(Note from Tim: Long-time Sloper Market Sniper contributed this post seven years ago, but it’s just as germane today as it was back then. He suggested I re-publish it, so here it is. I’d also like to remind you options folks that Slope has plenty of options-relevant content, so take a peek here for a quick guide).
I promised a post on just one thing that I use in my trading. This is but one very small piece of the “puzzle” but I find it VERY useful and you may as well.
As I am predominately a day trader, this is actually an extension of the daily Opening Range (OR) into longer time frames. If you are not familiar with trading using the OR, feel free to email me at Dutch302 at gmail and I will send you a pdf on the subject, called Trading The 10 O’clock Bulls.
What we use here is the monthly opening ranges and the six month opening ranges. The monthly opening range is defined as the absolute high and low of the first trading day of each month. This is regular session only. No data from pre-market or after hours trading is used. Why should we even look at this? Main reason, it is objective information.
1. It happens twelve times a year, every year!
2. It is a calendar specific defined price area on a chart.
3. Key players tend to respect and react to it, just like they do on the daily opening range.
4. It can be easily identified on all stocks and in all markets.
What you have created are two lines in the sand, the absolute high and low of the first trading day of each month. These two lines in the sand can act as 1) buy triggers; 2) stop loss triggers and 3) key resistance and support throughout the month.
With this information, you can create rules for entering trades. Some simple ones would be 1) if price is above the monthly OR, you can only go long and pass on any short/sell setups 2) if price is below the monthly OR you can only sell/go short and eschew any long/buy setups and 3) if price is within the OR, you just do not enter any trades.
You can also observe key consolidations as the length of time spent inside month OR’s. I use five trading days or longer spent within the monthly OR without breaking above or below it on a closed daily basis after the first trading day of the month. That is 25% or more of the month’s trading action. This can be powerful information.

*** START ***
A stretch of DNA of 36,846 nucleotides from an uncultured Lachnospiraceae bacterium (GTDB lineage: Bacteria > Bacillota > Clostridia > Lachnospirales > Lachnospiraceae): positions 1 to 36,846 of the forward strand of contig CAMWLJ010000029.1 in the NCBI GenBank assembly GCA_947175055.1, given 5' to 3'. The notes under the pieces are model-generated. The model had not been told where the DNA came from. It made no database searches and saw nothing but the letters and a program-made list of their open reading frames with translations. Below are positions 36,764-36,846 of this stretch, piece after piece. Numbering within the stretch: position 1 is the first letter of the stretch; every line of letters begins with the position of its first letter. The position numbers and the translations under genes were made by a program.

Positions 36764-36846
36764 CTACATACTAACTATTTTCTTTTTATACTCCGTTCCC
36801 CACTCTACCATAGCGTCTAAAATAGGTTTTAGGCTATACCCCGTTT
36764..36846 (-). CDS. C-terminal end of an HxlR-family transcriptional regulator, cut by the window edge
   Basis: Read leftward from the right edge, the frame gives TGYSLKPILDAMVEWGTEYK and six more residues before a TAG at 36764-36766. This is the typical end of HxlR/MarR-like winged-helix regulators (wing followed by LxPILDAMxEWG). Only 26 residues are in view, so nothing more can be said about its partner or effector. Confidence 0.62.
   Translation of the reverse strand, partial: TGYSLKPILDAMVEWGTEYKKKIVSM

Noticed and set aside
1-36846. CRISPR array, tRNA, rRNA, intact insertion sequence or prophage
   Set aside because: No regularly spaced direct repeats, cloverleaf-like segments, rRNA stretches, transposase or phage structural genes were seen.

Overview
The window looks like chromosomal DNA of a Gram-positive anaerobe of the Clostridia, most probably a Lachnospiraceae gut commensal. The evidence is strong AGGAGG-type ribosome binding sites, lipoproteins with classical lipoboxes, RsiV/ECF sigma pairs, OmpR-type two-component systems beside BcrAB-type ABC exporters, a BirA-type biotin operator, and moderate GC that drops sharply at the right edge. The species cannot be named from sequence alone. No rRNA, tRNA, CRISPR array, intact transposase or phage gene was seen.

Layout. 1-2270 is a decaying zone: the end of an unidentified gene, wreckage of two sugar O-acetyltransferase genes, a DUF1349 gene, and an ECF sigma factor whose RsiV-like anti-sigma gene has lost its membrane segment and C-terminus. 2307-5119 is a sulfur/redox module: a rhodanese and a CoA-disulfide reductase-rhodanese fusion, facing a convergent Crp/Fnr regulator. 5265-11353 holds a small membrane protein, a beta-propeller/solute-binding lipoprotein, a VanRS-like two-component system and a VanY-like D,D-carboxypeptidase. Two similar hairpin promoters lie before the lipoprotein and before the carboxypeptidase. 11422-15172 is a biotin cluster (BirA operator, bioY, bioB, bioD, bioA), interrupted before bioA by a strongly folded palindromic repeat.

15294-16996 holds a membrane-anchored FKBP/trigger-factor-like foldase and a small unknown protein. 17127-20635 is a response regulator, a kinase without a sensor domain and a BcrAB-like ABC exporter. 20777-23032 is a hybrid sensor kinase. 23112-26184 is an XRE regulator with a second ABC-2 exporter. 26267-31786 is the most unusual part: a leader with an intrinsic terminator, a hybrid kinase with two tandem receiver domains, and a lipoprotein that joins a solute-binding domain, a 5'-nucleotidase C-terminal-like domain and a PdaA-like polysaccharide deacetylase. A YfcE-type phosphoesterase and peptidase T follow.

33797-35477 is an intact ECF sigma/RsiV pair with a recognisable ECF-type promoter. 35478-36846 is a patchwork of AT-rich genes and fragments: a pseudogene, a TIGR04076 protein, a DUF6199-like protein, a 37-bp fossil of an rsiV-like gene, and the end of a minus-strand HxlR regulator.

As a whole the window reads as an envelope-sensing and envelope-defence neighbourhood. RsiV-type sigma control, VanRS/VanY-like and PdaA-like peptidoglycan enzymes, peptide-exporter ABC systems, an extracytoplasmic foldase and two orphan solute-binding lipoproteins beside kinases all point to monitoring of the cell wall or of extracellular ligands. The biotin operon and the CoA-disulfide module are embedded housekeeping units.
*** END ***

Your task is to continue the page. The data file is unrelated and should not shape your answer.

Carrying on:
Once you have defined these price areas each month, you can then put them on a longer term chart. See how each month’s OR relates to previous ones. Are they stacking above or below? Do the ranges intersect with previous ranges? This can give you an idea of trend as well as areas of price indecision.
The first trading day of each month could also be considered a key volatility day. They tend to be larger than the average true range (ATR). Rarely is it less than the ATR but often equal to the ATR. IF it is a tight range day, expect the rest of the month to be more volatile than “normal” as trading triggers get hit more frequently.
Lastly, we should address the six month calendar range as well. This you should do twice a year, in January and in July. The six month calendar range is defined as the first ten trading days of January and July. The same reasons for identifying these are the same as for the monthly OR’s. Add to those the following: these areas are also where longer time frame traders engage markets.
The moves around these six month ranges can be explosive as a result. It might be nice to know that when price approaches the previous six month range you have a heads up as to some massive support/resistance! Just might give you a heads up for potential breakouts and reversals! Combine your monthly ORs with your six month ORs to identify when the monthly aligns with the six month!
You might be surprised at what you may find as far as additional trading opportunities. Combine this with any methodology and/or indicators you are presently using…two last little hints: when the July Range is below the January range, then the key resistance area is the January range. When the July range is stacked over the January range, parabolic moves do tend ot occur!
There is a lot more to all of this but this is the basic information that can get you started.